5 Replies Latest reply on Nov 5, 2012 2:22 PM by Sebastian Solbach -Database Community-Oracle

    Split brain syndrome in RAC

      As per Split brain syndrome in Oracle RAC in case of inter-connect failures the master node will evict other/dead nodes .

      Let say 2 node RAC configuration node 1 is defined as master node (by some parameter like load and others) incase of network failures node 1 will terminate node 2 from cluster.
      what happens if master node, in this case node 1 fails. which will terminate node 1 and is node 2 will become master node ?
        • 1. Re: Split brain syndrome in RAC
          If node1 is unable to contact node2 , it will evict node2, which ever node find out first, will evict the other node. In your case node2 will become primary. This Note ID: 219361.1 will help you further understand this issue.

          Hope this helps.

          • 2. Re: Split brain syndrome in RAC

            It occurs when the instance members in a RAC fail to ping/connect to each other via this private interconnect, but the servers are all pysically up and running and the database instance on each of these servers is also running. These individual nodes are running fine and can conceptually accept user connections and work independently. So basically due to lack of commincation the instance thinks that the other instance that it is not able to connect is down and it needs to do something about the situation. The problem is if we leave these instance running, the sane block might get read, updated in these individual instances and there would be data integrity issue, as the blocks changed in one instance, will not be locked and could be over-written by another instance. Oracle has efficiently implemented check for the split brain syndrome.

            In RAC if any node becomes inactive, or if other nodes are unable to ping/connect to a node in the RAC, then the node which first detects that one of the node is not accessible, it will evict that node from the RAC group. e.g. there are 4 nodes in a rac instance, and node 3 becomes unavailable, and node 1 tries to connect to node 3 and finds it not responding, then node 1 will evict node 3 out of the RAC groups and will leave only Node1, Node2 & Node4 in the RAC group to continue functioning.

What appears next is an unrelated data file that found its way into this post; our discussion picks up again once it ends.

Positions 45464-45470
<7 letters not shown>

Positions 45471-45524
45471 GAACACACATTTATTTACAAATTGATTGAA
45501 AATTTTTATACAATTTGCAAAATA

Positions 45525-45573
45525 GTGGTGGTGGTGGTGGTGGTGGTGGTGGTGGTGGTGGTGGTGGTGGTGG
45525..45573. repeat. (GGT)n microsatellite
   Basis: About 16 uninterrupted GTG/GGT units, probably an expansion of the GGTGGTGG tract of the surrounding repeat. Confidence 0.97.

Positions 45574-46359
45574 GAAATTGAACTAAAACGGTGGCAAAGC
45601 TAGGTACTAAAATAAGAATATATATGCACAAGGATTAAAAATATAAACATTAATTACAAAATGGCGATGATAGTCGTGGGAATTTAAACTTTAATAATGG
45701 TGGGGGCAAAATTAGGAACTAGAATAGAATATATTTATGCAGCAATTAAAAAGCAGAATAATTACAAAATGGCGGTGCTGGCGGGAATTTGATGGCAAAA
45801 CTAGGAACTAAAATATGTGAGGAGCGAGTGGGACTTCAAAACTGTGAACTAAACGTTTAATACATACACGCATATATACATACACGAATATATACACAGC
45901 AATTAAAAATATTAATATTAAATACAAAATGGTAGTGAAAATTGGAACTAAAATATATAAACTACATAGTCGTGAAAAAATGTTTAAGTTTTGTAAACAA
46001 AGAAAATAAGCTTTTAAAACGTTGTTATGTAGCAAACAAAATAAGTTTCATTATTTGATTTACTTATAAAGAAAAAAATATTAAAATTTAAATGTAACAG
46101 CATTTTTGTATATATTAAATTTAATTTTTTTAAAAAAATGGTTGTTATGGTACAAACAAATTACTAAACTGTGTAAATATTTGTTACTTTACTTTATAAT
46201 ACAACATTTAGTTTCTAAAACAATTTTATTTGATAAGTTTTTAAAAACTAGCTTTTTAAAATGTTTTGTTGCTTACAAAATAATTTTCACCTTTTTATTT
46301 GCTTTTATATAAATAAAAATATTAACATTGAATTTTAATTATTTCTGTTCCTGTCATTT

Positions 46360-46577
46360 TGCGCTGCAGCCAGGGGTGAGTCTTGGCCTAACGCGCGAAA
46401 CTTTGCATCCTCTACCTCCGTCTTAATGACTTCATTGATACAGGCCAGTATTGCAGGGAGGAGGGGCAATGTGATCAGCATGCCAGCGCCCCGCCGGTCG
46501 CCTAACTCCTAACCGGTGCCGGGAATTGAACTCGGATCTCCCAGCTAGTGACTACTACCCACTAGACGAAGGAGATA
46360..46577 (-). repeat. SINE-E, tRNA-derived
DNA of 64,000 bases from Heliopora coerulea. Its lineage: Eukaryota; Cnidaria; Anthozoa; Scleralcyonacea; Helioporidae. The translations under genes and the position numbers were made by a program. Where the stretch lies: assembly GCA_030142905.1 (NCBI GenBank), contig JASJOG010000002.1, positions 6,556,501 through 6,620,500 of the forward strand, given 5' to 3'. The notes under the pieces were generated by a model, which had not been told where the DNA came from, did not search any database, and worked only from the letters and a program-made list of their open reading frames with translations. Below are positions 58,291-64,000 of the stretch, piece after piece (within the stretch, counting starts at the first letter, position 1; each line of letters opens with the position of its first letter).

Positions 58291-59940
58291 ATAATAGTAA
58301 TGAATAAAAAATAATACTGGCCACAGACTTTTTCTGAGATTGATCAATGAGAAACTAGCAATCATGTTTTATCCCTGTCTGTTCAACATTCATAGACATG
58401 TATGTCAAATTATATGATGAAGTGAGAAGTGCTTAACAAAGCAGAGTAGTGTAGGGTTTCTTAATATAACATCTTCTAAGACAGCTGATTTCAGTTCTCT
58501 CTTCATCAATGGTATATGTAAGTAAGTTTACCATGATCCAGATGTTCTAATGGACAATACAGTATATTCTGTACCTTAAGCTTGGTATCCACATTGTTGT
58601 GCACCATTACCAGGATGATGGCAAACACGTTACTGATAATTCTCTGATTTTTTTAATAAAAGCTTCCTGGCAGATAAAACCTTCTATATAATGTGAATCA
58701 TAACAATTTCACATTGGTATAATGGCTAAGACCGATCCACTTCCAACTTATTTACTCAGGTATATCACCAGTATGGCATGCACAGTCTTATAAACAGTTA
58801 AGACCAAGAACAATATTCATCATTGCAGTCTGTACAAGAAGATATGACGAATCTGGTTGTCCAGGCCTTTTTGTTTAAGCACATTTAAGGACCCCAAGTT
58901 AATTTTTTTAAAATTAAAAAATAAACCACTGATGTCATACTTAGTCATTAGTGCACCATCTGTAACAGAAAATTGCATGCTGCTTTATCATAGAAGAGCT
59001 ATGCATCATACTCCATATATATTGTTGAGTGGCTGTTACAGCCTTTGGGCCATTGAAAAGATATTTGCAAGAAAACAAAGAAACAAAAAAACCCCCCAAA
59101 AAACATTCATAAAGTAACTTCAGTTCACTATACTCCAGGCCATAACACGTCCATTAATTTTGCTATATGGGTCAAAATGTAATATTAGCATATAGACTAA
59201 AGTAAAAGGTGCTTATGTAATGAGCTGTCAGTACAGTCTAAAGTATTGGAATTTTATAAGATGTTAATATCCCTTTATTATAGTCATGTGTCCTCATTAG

The split brain concepts can become more complicated in large RAC setups. For example there are 10 RAC nodes in a cluster. And say 4 nodes are not able to communicate with the other 6. So there are 2 groups formed in this 10 node RAC cluster ( one group of 4 nodes and other of 6 nodes). Now the nodes will quickly try to affirm their membership by locking controlfile, then the node that lock the controlfile will try to check the votes of the other nodes. The group with the most number of active nodes gets the preference and the others are evicted. Moreover, I have seen this node eviction issue with only 1 node getting evicted and the rest function fine, so I cannot really testify that if thats how it work by experience, but this is the theory behind it.
            When we see that the node is evicted, usually oracle rac will reboot that node and try to do a cluster reconfiguration to include back the evicted node.
            You will see oracle error: ORA-29740, when there is a node eviction in RAC. There are many reasons for a node eviction like heart beat not received by the controlfile, unable to communicate with the clusterware etc.

            And also You can go through Metalink Note ID: 219361.1
            • 3. Re: Split brain syndrome in RAC
              Gogala Mladen
              There is no such thing as "master node" in RAC configurations. All nodes are created equal.
              • 4. Re: Split brain syndrome in RAC
                Is there a defined rule that RAC clusters "should" be an odd number because of this scenario?
                i.e. if you have a 4 node RAC cluster and 2 nodes simultaneously die, will this cause the other 2 nodes to evict each other / terminate?
                Based on this rule, 50% of the RAC cluster (or one of the 2 groups) has lost contact with the other and therefore yeilds a similar scenario to a 2 node cluster.
                • 5. Re: Split brain syndrome in RAC
                  Sebastian Solbach -Database Community-Oracle

                  no. The number of RAC nodes is unimportant. If you have a split brain (interconnect is lost) the nodes will still be able to communicate via. the voting disks (disk heartbeat). Via. this it is always possible to tell if a node has to leave the cluster (for this reason a node evicts if it cannot access the majority of the voting disks).

                  However there are 2 eviction szenarios. If you have a split brain in an unequal way, the bigger subcluster will survive.
                  In case of an equal split brain situation the subcluster containing the node which has the OCR master role at that moment will survive. Since if the cluster evicts the node with the OCR master role, this role would have to be additionally relocated - and it is easier to evict the other nodes not having that role.

                  So if in your szenario 2 nodes will simultanious die, this will not impact the running nodes, since they will detect these 2 nodes are not running anymore. This is one of the szenarios where both heartbeats (disks and interconnect) is needed to detect that.